Short USDRUB - an emerging technical and carry play
As always when playing a more exotic currency pair the spread may not initially enthuse, but recall the spread is a function of movement (and liquidity), with the 5-day ATR at 577 pips (5778 points) and in this case you also get paid swaps for holding.
I lay out the technical and fundamental case, and for those not au faux with ‘carry’ hopefully there's some insight here. There's an emerging macro play which is also worth exploring.
As we see from the daily chart, price is moving to the range low and strong horizontal support, where a closing break below 72.85753 would open a run towards 71.00000. A bounce is entirely possible given the risks from this week’s FOMC meeting, so the preference is to wait for the closing break to confirm the bears have the emphasis to take this lower. With rallies contained into the 5-day EMA, I would use this as a guide and would hold shorts (on the close) until the price can firmly close above the average.
USDRUB daily technical set-up
The positive view on emerging markets (EM) has softened a touch of late with rising real yields in the US, but the RUB has been the best performing currency in EM over the past month. Aside from the Indian Rupee, it's the only EM currency to be higher vs the USD, gaining 0.6% through this time. Contrast that to say the TRY (USDTRY +7.6%) or BRL (USDBRL +4.6%) and it shows the RUB as a solid performer and emerging momentum vehicle.
The fact that Brent crude prices have traded into $71.38 has certainly helped, while we also saw a hawkish statement from the Russian central bank (CBR) in its Feb meeting. Inflation has moved to 5.7% - the highest levels since 2016 and far beyond the central banks 4% target. There's been reports that the key interest rate may lift by 125bp, which would be double the current consensus forecast held by economists. The CBR meet next on 19 March and may offer some hints at policy changes, although it’s more likely to become clear in the April meeting when the CBR should lay out a roadmap on raising rates.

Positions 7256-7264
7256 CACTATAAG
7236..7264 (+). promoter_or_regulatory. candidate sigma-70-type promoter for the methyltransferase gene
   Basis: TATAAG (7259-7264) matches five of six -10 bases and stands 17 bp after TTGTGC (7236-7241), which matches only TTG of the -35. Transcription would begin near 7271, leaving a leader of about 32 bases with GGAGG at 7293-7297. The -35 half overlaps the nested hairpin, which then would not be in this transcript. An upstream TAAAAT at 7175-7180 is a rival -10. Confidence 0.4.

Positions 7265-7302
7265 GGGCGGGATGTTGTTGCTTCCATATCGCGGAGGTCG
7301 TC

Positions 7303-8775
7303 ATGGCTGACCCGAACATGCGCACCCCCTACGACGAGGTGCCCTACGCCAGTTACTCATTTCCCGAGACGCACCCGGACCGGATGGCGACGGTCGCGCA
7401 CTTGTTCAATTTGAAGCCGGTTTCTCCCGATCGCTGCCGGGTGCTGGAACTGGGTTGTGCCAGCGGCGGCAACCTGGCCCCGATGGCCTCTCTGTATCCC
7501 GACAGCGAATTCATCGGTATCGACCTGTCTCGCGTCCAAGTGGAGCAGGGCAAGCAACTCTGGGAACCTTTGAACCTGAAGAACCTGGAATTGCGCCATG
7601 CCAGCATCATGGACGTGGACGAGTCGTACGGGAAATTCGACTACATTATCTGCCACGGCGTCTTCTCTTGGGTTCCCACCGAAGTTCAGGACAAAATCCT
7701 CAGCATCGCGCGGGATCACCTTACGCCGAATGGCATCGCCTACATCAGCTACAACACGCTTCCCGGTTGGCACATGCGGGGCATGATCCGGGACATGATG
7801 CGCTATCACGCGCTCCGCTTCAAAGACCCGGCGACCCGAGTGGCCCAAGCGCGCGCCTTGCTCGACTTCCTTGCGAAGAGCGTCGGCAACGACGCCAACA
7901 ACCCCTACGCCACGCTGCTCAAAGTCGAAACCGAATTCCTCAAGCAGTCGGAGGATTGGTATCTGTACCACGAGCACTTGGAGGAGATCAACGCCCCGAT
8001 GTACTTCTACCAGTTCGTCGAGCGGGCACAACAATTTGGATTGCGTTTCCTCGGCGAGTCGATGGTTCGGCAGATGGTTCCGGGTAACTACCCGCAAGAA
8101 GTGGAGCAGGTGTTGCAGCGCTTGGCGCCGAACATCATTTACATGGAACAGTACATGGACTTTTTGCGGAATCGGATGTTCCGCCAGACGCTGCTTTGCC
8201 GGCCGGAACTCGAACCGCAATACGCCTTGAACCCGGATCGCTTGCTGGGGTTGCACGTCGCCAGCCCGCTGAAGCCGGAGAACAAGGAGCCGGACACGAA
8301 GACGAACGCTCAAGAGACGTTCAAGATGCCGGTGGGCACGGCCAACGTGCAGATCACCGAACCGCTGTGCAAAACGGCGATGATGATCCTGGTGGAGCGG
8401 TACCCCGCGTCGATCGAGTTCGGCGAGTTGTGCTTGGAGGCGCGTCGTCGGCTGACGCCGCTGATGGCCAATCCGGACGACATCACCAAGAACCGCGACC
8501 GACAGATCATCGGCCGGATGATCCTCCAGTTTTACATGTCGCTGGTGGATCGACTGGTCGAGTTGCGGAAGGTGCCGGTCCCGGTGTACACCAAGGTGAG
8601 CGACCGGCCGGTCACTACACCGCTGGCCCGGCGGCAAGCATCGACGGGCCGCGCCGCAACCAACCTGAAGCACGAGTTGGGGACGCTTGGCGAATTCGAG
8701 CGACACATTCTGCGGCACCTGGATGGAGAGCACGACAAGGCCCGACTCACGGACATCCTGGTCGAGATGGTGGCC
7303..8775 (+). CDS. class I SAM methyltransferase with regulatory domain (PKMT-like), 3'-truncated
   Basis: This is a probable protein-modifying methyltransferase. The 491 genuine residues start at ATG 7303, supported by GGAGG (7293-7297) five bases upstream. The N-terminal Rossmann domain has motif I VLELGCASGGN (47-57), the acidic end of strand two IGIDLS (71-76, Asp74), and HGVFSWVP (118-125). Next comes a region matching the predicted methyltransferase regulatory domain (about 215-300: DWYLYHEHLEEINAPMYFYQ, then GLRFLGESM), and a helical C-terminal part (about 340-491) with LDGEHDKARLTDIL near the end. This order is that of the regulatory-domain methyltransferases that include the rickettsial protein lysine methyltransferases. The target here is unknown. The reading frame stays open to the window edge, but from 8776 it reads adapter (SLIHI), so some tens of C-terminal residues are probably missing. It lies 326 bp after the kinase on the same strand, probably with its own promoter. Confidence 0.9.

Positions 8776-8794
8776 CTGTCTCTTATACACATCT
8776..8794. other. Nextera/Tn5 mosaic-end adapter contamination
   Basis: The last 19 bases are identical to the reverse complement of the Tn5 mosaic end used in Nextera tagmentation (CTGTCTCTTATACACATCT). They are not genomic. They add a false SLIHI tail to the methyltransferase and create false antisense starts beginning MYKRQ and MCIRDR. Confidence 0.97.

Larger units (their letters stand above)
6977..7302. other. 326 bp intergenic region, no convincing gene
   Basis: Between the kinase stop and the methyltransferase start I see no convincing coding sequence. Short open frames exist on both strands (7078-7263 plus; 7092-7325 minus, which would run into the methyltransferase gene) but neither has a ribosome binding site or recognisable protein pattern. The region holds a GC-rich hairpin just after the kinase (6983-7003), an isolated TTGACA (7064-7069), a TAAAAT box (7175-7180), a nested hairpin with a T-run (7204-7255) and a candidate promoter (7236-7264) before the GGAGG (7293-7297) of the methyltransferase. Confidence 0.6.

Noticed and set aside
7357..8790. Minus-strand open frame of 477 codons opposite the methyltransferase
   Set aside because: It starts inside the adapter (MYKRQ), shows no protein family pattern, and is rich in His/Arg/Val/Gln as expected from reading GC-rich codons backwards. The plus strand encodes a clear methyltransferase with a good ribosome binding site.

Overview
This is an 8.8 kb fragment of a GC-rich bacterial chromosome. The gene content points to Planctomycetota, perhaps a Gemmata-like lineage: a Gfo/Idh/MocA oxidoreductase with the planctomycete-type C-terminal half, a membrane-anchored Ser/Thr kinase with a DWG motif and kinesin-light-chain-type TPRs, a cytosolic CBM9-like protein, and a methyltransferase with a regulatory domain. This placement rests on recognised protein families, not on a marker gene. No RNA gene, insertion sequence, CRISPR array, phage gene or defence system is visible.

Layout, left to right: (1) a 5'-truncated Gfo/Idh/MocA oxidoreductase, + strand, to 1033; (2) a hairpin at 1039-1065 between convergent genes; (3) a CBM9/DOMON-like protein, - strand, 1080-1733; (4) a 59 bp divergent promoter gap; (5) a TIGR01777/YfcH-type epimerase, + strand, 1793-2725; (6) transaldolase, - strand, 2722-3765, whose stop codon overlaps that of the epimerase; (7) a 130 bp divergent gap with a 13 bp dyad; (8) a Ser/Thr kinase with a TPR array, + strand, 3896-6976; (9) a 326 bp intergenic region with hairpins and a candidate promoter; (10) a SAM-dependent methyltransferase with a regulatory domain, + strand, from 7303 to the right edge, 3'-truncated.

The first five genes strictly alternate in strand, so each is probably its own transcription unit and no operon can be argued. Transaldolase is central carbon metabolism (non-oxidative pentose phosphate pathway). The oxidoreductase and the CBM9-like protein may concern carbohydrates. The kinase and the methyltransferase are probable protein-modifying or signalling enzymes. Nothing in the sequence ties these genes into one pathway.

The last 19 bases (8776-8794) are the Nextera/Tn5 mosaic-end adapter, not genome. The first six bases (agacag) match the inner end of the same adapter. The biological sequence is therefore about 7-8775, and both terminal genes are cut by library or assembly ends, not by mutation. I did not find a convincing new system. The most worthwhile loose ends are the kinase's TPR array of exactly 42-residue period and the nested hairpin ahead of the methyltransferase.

Watching RUB forward points for carry
Russian bond markets have seen yields moving higher, with the yield advantage seen over US Treasuries (in the 5-yr part of the curve) moving to 5.57% - this is compelling inflows into the RUB. By way of carry (or income), the RUB forward curve has progressively steepened since the start of the year and stands at the highest level since May 2020. Tom Next (TN) forward rates, which form the basis of our swap rates have been fairly consistent of late. However, the move in rates suggests TN forward points may start to move higher into April suggesting even better carry for short-term traders.
Russia minus US 5yr bond yield – 5.57%
Further out and we’ve seen 12-month USDRUB forward points moving more intently. This is incredibly important for any corporate Treasury department who may want to want to lock in interest rate risk, where they enter into a forward contract. The higher the 12-month forward rate the greater the premium they will receive on their 12-month rolled position to account for the carry.
RUB 12-month forward points
Naturally, if short USDRUB you expect to be compensated for the carry and having the FX position trade rebooked at a higher level is obviously positive. Conversely, if long USDRUB and want to delay settlement for 12-months then you know you have to pay for that given expected interest differentials - interest rate expectations feed into the forward markets and they matter in FX markets.
Central bank divergence is a growing theme
There's also a core macro message here too. The once core hedge fund thematic of carry trading is hardly back with vengeance, especially with so many DM economies with negative or zero interest rates. However, we’re seeing ever-emerging signs of divergence within central bank policy settings and the difference in forward rate settings could become a key theme. The RUB is certainly one I have an eye on in this regard.
*Do also keep in mind that USDRUB does not trade 24 hours, so there's gapping risk.
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